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When to Refer a Patient

There are a number of clinical situations in which a primary care physician (or other clinician) may want to consult an addiction specialist or refer a patient to an addiction treatment program. These programs can provide diagnostic assessments of patients who may be suffering from the adverse effects of substance use.

It may be difficult for a primary care physician with limited time to conduct the full assessment necessary, especially in patients who are taking medications such as sedatives or opioids. Certified alcohol and drug counselors can conduct such assessments, which provide an in depth evaluation of the need for specialized treatment. Following the assessment, they can work with the physician, the patient, and family members to develop a treatment plan.

Clinicians should consider referring patients to a substance abuse treatment program whenever:

  • A screening, brief assessment, and intervention is not adequate treatment for patients; therefore requiring a referral to treatment (SBIRT)
  • A patient requests a referral to a substance abuse treatment program
  • A patient is non-compliant with office policies concerning controlled substances
  • A patient is suspected of abusing opioids or other illicit drugs because of the following issues:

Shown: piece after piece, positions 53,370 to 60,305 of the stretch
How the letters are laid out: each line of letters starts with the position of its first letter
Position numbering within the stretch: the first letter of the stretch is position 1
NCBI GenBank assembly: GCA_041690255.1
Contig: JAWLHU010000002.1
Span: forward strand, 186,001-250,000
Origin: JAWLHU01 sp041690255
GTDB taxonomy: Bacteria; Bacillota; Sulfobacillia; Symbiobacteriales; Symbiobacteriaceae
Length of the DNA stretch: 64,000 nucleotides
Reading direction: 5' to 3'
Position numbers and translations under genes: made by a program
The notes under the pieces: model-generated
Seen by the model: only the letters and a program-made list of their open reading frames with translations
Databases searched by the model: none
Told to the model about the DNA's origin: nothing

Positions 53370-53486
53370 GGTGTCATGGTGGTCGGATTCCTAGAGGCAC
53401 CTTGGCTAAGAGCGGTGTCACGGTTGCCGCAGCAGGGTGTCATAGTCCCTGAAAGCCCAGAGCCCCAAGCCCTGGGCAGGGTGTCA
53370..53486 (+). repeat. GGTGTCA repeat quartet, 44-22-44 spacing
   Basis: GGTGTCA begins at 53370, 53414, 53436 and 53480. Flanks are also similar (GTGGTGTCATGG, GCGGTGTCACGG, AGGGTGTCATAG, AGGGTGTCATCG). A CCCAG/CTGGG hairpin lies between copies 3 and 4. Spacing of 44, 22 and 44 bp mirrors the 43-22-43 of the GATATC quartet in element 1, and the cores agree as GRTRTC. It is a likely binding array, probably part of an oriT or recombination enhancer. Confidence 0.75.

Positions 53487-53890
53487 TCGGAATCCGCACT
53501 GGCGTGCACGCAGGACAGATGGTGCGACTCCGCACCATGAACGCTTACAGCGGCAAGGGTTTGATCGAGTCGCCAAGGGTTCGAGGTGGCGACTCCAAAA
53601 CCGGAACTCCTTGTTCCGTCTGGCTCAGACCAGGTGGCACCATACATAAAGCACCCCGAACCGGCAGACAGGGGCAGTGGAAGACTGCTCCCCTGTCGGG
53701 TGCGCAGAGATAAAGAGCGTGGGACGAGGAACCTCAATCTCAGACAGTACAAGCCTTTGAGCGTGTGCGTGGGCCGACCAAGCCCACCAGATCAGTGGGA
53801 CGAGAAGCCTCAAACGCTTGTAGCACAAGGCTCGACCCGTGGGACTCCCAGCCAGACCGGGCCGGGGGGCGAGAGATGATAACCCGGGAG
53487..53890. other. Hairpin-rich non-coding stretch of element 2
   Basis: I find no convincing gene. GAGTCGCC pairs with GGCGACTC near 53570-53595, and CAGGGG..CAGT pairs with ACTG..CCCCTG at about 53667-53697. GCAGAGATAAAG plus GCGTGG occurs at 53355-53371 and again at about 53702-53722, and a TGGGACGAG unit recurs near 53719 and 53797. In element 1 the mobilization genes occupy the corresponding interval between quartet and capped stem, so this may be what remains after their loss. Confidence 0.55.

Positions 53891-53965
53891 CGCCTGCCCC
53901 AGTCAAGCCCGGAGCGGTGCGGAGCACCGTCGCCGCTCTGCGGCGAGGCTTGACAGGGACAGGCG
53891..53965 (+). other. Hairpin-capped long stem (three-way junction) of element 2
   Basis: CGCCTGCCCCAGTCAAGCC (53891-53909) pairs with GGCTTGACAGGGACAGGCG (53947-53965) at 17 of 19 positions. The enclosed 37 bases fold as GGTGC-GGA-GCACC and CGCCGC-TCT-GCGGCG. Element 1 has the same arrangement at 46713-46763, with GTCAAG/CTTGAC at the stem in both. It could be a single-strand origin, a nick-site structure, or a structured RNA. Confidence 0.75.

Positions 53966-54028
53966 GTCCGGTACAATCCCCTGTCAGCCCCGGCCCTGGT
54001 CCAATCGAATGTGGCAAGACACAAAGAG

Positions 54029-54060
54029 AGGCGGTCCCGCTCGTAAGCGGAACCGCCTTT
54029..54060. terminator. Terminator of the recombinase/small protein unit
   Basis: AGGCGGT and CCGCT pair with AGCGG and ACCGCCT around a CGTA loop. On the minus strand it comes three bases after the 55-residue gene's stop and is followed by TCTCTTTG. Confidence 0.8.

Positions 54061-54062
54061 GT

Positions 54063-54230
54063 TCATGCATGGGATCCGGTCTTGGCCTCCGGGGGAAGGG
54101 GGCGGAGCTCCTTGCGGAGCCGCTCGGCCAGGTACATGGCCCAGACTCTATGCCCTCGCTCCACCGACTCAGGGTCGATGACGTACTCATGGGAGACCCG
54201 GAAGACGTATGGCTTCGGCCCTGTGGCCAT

• Rapidly escalating demands for dose increases or unusual increases in doses
    • Observed or reported intoxication or unexplained withdrawal symptoms
    • Frequent reports that opioid medication was lost, stolen, or destroyed
    • Repeatedly seeking prescriptions from other providers or emergency departments
    • Alteration, theft, or sale of prescriptions or use of someone else’s prescriptions
    • Producing an abnormal toxicology screen (and confirmation of those results)
  • A patient has a complicated medical, psychiatric, or substance abuse history and requires intensive treatment. For example: alcohol-related health problems, such as hepatitis or pancreatitis
  • A patient is dependent on high-dose long-acting opioids or short-acting opioids, where the benefit does not outweigh the risk
  • A patient is unable to maintain their use at a low-risk level and may be alcohol- or drug-dependent. For example: at-risk drinkers who are unable to stop binge drinking may benefit from cognitive behavioral therapy and medication management

Remember that all physicians who are medically managing patients with substance use disorder should refer those patients to psychosocial treatment services.